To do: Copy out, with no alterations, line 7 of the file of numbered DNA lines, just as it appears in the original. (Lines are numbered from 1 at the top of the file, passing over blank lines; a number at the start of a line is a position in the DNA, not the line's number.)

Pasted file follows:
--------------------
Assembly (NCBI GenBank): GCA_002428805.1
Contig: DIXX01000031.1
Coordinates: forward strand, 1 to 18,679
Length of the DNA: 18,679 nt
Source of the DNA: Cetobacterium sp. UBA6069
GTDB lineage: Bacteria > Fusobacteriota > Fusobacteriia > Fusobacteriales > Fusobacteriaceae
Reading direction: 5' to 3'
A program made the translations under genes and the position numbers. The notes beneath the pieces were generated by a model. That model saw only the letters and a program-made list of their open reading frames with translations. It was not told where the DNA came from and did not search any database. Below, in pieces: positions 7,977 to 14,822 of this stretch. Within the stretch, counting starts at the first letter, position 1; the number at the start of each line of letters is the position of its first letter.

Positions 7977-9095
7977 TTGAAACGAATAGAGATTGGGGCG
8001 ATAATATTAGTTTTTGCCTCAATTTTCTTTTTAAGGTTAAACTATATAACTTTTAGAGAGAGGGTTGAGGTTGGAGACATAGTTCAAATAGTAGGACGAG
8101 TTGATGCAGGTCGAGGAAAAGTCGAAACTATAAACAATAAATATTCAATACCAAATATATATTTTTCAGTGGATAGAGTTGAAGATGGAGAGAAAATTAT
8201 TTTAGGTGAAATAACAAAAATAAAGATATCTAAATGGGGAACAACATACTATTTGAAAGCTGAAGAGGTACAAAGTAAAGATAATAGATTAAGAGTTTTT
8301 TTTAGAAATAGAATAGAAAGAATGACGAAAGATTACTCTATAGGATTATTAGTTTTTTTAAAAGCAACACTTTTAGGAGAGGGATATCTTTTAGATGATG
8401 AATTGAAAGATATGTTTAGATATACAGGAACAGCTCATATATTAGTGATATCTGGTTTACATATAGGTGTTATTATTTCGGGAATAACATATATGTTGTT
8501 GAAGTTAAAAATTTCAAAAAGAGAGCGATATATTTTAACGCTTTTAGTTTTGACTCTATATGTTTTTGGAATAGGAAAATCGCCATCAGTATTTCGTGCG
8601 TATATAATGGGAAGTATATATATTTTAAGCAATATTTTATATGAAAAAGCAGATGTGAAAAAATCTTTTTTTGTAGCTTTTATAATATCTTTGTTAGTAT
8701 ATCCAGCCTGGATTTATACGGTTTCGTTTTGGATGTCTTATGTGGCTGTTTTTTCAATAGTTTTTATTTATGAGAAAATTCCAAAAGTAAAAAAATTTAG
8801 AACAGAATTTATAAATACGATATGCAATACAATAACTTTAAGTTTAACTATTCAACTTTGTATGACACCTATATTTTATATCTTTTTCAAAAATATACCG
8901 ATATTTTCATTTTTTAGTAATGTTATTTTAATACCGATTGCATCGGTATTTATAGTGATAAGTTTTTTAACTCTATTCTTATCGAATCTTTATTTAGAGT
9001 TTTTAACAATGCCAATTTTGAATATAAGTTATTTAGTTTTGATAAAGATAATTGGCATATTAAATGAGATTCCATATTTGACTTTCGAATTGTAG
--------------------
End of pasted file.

Reading direction: 5' to 3'